The Trouble With Elliott: AKC Juniors Obedience TeamPublished August 1, 2012
Courtesy of Annette Sizemore
Elliott Saddoris, 17, and his two-year-old Black Labrador Retriever competed this past December in the first annual American Kennel Club National Juniors Obedience Invitational.
Elliott has more trouble than most—he is totally blind in his left eye, yet he was the only junior to receive a perfect score in one performance. That was no small feat considering the elaborate maze of precision dog jumping, dodging and weaving required.
By the age of 10, Elliott had suffered two strokes that destroyed 60 percent of his vision and took away his ability to speak clearly. In addition, Elliott is learning disabled.
During training classes Elliott was set up with mirrors to compensate for his blind spots. The mirrors enabled him to see if Trouble was heeling and sitting up straight. Elliott’s speech is slurred but his hearing is intact. He can listen to the sounds of his dog’s feet on mats to monitor any change of pace during fast or about turns.
Dog competition runs in Elliott’s family. His mother Annette Sizemore showed in conformation and obedience from 1983 to 1990 with her champion Corgi. Elliott’s older sister Sarah, a freshman, enters competitions with her wirehair Dachshund named Sam. So, when Elliott said he wanted a dog to train, along came trouble. Trouble the Black Lab that is.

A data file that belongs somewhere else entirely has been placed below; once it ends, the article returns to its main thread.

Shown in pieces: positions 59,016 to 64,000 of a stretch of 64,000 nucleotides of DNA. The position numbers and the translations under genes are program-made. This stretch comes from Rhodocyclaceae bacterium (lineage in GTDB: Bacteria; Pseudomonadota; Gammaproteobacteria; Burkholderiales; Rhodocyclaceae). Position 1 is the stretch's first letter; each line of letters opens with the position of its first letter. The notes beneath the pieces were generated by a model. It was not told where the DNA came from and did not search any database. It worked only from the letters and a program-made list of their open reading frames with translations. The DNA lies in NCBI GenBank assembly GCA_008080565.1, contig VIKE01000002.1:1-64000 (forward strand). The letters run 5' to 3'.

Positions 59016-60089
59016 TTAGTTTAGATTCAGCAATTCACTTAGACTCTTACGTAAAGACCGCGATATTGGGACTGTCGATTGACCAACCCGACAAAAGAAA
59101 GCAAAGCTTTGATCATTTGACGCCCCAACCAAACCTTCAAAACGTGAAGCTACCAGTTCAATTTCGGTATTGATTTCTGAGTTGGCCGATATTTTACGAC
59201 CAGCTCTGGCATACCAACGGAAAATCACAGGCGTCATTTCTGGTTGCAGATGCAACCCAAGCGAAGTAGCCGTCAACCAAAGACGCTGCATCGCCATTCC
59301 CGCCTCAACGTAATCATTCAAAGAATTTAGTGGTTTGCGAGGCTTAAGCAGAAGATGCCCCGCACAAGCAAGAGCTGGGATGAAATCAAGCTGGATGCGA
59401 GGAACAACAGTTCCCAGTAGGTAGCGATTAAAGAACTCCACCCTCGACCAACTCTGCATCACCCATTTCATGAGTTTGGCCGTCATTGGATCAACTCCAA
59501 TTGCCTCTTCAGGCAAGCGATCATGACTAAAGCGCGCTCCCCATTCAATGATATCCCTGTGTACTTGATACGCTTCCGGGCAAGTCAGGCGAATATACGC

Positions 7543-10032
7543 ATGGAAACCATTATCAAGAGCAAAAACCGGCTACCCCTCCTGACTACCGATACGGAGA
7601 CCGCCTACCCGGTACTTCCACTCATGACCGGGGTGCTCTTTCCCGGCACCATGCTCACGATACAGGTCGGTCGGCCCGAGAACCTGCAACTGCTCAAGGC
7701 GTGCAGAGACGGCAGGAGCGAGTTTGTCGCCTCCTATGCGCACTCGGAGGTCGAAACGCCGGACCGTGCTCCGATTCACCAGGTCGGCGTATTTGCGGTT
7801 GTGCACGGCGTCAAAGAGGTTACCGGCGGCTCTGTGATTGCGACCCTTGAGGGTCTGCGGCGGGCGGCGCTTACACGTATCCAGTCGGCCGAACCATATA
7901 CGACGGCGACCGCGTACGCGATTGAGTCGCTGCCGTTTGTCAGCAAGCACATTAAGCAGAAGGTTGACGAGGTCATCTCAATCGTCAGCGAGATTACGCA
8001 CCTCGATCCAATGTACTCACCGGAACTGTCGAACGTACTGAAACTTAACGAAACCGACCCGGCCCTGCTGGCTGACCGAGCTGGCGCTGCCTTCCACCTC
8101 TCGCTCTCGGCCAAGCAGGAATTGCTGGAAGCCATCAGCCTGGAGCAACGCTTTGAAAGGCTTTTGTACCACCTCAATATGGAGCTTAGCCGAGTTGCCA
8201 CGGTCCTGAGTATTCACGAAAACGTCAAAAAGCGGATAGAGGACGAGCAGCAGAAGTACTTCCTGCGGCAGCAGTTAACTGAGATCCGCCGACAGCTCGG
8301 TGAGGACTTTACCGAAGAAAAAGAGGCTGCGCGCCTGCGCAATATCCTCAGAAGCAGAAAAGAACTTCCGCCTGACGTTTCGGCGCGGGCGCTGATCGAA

Connie Cleveland, founder of Dog Trainers Workshop searched for months to find the right dog for Elliott. Connie, whose background includes 10 years as Training Director for Dogs for the Disabled,also figured out how to teach Elliott to train his dog despite Elliott’s total blindness in his left eye. So, Elliott’s family adopted the rescue dog named Trouble when he was six months old through a boarding facility near Atlanta, Georgia called Life is labs.
“Trouble has brought joy and companionship into our lives,” said Annette. “He is Elliott’s companion, training partner, helper and best friend.”
“I thought I’d have to do most of the training,” said Annette, “but after we first got Trouble, Elliott found out that I was working with the Lab and he told me he wanted to train Trouble all by himself.”
And so he has.
“Training Trouble to heel was the hardest,” said Elliott. “The easiest things were sit and down stays.”
Trouble has also received training as a service dog and therapy dog. He accompanies Elliott for shopping excursions and trips to the mall. As soon as all of the paperwork is complete and Annette and Elliott meet with school officials, Trouble will be allowed to walk beside Elliott in school. Because Elliott’s eyesight is limited it is difficult to navigate through the school halls. With Trouble by his side he will have a much easier time.
When asked how he is treated in school Elliott said, “Just like everyone else.” In a world where kids are bullied unmercifully when they are “different,” that says a lot about Elliot’s attitude and approach to life. “Elliott keeps a smile on his face,” said Annette. “He’s happy and makes friends easily.”
So, what kind of trouble does a dog named Trouble get into? Annette said he has eaten Xbox headphones, two phone chargers, dog beds, bowls, blankets, socks, crate handles and expensive brand name clothes. Annette told one story about the first night they took Trouble to obedience class. The kids were saying, ‘Awww, he is licking the car seat.’ Then my daughter yelled ‘Turn on the light, OMG he ate the seat.’ Another time Trouble took the drain cover off of our drainage system. During a storm the drain clogged with leaves and water backed up in the basement where three kids have bedrooms. We had to pump out 150 gallons of water!” Smiling she sighed, “Ah, that’s life with a lab.”
To keep up with Trouble, the disobedient Obedience dog, check out the open group Elliott’s sister Sarah set up on Facebook called Adventures of Trouble.